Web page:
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Latest New Mexico news, sports, business and entertainment at 6:20 a.m. MDT

Deadline looms as election crisis in New Mexico intensifies

ALBUQUERQUE, N.M. (AP) — A standoff between a Republican-dominated county commission and New Mexico's Democratic secretary of state over the commission's conspiracy-fueled refusal to certify election results comes to a head Friday, the state's certification deadline. The showdown is providing a stark example of the chaos that election experts have warned about as those who promote the lie that former President Donald Trump was cheated out of reelection seek to populate local election offices and the usually low-profile boards that certify the results. The governing commission in Otero County has refused to certify the local results from the June 7 primary, even though it has identified no problems with the voting.

New Mexico reaches $32M settlement over 2015 mine spill

ALBUQUERQUE, N.M. (AP) — New Mexico and the U.S. government have reached a $32 million settlement to address claims stemming from a 2015 mine spill that polluted rivers in three western states. Gov. Michelle Lujan Grisham and other state officials announced the agreement Thursday. The spill released 3 million gallons of wastewater from the inactive Gold King Mine in southwestern Colorado. The bright-yellow plume of arsenic, lead and other heavy metals flowed south to New Mexico, the Navajo Nation and Utah. Water utilities were forced to shut down intake valves and farmers stopped drawing from the rivers as the plume moved downstream. Colorado and the tribe also have reached multimillion-dollar settlements.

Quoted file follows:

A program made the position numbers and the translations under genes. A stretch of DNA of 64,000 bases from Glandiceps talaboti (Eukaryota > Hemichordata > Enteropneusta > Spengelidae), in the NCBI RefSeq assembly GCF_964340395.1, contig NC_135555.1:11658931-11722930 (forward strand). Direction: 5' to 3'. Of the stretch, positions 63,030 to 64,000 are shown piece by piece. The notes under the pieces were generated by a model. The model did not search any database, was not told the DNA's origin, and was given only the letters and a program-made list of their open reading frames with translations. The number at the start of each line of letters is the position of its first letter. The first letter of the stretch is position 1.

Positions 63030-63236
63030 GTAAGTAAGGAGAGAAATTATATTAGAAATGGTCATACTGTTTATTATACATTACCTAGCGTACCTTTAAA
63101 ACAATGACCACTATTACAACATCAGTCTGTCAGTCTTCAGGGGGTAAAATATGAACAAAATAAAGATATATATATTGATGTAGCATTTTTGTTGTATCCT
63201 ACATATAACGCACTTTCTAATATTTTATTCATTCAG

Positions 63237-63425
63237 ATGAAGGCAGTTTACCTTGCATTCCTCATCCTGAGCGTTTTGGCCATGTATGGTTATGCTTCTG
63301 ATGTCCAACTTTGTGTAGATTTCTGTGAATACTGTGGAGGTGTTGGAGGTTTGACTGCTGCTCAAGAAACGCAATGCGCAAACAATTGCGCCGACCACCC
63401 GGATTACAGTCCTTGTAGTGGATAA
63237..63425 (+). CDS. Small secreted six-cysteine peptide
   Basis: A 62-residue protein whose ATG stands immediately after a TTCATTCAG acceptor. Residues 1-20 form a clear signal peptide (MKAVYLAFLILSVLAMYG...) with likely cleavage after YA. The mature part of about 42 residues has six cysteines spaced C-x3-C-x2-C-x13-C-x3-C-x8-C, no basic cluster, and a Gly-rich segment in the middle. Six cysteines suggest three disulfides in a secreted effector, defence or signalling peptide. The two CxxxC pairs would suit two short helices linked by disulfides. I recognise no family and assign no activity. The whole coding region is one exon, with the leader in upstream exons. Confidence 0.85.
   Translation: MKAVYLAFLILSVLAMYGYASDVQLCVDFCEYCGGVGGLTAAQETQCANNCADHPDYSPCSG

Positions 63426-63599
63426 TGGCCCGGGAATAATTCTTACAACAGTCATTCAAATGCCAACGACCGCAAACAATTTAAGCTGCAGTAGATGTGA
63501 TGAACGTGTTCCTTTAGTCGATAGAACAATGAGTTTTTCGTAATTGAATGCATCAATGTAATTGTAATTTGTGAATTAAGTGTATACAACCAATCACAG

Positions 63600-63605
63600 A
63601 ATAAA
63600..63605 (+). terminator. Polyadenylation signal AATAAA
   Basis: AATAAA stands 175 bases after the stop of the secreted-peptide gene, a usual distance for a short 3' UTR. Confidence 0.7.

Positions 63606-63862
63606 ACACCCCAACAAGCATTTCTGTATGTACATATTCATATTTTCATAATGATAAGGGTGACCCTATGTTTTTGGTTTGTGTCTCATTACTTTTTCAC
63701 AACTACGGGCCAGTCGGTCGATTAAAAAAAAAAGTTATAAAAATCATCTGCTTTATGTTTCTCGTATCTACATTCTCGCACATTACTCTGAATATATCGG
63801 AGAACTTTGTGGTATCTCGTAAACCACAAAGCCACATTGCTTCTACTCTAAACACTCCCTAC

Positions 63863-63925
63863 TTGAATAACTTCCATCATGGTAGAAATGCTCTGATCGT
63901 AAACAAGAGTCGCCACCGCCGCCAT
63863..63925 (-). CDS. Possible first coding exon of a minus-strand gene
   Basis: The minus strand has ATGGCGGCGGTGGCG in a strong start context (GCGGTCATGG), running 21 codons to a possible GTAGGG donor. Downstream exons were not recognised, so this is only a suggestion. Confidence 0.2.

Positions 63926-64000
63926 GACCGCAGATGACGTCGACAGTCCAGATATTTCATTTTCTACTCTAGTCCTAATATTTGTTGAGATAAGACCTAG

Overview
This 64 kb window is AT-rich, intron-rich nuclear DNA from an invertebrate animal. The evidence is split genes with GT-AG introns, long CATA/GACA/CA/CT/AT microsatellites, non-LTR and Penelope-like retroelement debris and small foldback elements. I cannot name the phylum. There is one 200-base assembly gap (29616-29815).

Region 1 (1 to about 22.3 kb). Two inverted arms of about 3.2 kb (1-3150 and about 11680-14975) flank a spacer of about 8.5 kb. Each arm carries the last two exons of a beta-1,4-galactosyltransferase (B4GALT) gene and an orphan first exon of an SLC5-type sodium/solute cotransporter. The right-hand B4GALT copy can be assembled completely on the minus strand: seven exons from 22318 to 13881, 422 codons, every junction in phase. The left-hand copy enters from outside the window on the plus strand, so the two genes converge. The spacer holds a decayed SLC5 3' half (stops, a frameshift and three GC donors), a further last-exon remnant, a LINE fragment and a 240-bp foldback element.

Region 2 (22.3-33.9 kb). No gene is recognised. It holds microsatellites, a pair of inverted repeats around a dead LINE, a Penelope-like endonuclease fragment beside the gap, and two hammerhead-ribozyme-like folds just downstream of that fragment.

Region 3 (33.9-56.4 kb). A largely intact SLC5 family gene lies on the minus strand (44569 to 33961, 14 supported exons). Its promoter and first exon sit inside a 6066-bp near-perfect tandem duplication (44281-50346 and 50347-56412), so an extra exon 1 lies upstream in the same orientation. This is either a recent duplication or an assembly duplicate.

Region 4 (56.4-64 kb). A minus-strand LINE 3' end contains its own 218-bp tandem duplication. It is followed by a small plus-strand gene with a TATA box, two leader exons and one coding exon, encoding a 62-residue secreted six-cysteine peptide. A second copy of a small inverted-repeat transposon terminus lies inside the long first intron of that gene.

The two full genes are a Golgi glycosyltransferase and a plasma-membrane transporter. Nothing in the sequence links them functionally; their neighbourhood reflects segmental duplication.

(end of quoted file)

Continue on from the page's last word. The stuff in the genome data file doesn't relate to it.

Life prison term upheld for New Mexico man who killed family

SANTA FE, N.M. (AP) — The New Mexico Supreme Court has upheld the life prison sentence of a man who was convicted of fatally shot his parents and three younger siblings when he was a teenager. In a dispositional order Thursday, the state's high court rejected arguments by Nehemiah Griego that his sentence was unconstitutional cruel and unusual punishment because it denied him an opportunity for treatment and rehabilitation. Griego was 15 at the time of the 2013 killings at his family's home in Albuquerque. He was convicted of intentional child abuse resulting in death and two concurrent seven-year sentences for second-degree murder for his parent's deaths. Griego was sentenced to three concurrent life sentences with the possibility of parole after serving 30 years.

Warm, dry, breezy weather to challenge fire crews in Arizona

FLAGSTAFF, Ariz. (AP) — Crews battling a pair of wildfires in northern Arizona were expecting some growth Thursday because of warm, dry and breezy weather. Both blazes were moving through grass, brush and pine trees on the northern outskirts of Flagstaff. The larger fire has burned more than 38 square miles and was 27% contained Thursday. A smaller fire is burning in the same region. The forecast calls for chances of showers and thunderstorms starting Friday and through the weekend, which could help suppress the wildfires. Flooding and dry lightning are also concerns. The largest wildfire in the U.S. is burning in northern New Mexico.